Finn Russell has brushed off suggestions Scotland are a one-man team – insisting it will take a collective effort to make their World Cup campaign a success.
Critics of Gregor Townsend’s side claim the Dark Blues only soar when stand-off Russell is on song. But the talismanic playmaker is adamant he is only able to pull off his party tricks of audacious faints and no-look passes with the help of his colleagues.
Scotland will need the Racing 92 star to be at his maverick best if they are to escape the group stages when they travel to Japan in two months’ time.
But Russell says he has no plans to do it all on his own and will instead rely on a support network to help Scotland shine in the land of the rising Sun.
“I’d only been playing professionally for about 18 months, maybe a little more, at the last World Cup in 2015,” said the 26-year-old at the squad’s temporary training base at St Andrew’s Old Course Hotel.
“Now I’ve got five and a bit years under my belt and it is different. I developed as a player, as a man. I’ve matured and got more experience.
“I think the position as a 10 or a 12 means you’re at the heart of the attack so I’ll be trying to help my team out and take the lead on the attacking side.
“As a 10, everyone looks to you for how we can start an attack. I know when I first came into Scotland, I looked to Greig (Laidlaw) because he was one of the experienced ones.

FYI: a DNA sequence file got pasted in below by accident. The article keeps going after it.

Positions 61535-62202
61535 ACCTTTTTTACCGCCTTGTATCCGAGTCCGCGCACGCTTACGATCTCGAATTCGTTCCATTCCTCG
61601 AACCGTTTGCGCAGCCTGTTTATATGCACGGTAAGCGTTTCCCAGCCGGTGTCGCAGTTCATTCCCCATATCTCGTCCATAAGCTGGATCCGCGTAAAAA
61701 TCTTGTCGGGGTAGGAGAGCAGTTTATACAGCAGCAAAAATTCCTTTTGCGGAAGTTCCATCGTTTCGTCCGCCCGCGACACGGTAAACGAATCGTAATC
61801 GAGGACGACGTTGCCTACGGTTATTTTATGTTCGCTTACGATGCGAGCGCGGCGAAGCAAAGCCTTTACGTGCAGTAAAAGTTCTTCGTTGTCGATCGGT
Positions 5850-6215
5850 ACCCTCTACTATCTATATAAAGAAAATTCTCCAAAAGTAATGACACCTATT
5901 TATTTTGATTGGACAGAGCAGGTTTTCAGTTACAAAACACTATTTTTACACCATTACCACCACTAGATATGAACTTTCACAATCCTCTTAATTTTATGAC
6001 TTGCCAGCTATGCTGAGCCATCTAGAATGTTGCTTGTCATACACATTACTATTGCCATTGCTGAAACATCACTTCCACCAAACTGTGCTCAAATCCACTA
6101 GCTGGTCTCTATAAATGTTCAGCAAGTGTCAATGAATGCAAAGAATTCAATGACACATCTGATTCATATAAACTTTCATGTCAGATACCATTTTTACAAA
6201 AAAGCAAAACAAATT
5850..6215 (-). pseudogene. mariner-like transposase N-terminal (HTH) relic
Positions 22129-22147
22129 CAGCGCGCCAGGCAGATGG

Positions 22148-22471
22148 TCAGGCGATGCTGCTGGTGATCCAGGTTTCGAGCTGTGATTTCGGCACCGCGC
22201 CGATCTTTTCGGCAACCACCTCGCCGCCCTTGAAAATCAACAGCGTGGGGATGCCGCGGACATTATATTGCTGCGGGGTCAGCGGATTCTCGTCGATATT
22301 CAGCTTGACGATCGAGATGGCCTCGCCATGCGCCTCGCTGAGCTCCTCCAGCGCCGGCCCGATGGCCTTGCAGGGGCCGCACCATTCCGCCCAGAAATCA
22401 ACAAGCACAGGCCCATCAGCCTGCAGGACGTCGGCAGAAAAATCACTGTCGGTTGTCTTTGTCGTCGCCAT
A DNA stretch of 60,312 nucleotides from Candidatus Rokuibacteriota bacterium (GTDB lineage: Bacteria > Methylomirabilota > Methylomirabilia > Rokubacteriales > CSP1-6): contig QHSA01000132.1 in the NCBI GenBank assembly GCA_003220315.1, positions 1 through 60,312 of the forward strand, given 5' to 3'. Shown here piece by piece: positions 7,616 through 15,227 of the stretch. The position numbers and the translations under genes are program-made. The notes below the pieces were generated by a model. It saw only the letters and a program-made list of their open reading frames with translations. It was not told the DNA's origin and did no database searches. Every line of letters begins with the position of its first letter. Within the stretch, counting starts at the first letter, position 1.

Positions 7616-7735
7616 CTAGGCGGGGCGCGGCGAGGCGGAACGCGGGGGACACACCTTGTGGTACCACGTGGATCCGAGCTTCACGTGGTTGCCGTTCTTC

“You have to look at the other folk around you for help. I like that. It does have to be a collective approach.
“No team can rely on one individual. I’ll try and take a lead on the attacking side, but I’m going to be going to my centres, my nines, my full-backs, whatever, and asking them what they think, because they’re doing their job as well.
“I don’t really know how to play wing, so I need to know what they want from me, and they need to know what I want from them.
“I think when the team plays well it’s easy for me, the 10, to be the guy that’s controlling the game. If I’m on my game then it’s going to be easier for them.
“It works hand in hand, but I don’t believe it’s one individual that’s going to get us to the quarters or semis or final, wherever we get to. I think it’s going to have to be everyone on the same page.”
There is certainly evidence to back up those who believe Scotland are at their most dangerous when Russell performs.
March’s Twickenham thriller saw England threaten to blow Townsend’s hesitant line-up away before half-time – only for Russell to urge a change of tactics in the dressing room before spearheading a stunning second-half fight.
But if Scotland want to plan for life beyond a pool containing Ireland, Russia, Samoa and the hosts Japan, then he admits he cannot afford the sloppy periods that cost them during this year’s Six Nations.
He said: “I need some consistency, but I’m still going to keep playing the way I’m going to play. At the World Cup with four group games, you need to be at the top of your game to get out of the group.
“I’m just going to make sure I’m in the best shape I can be, and prepared as well as I can for the World Cup.
“I don’t want to look back and think if only I did this or that differently. I’m just going to keep doing the same, but I want to be in the best shape and mentally in the best place I can be for it.”
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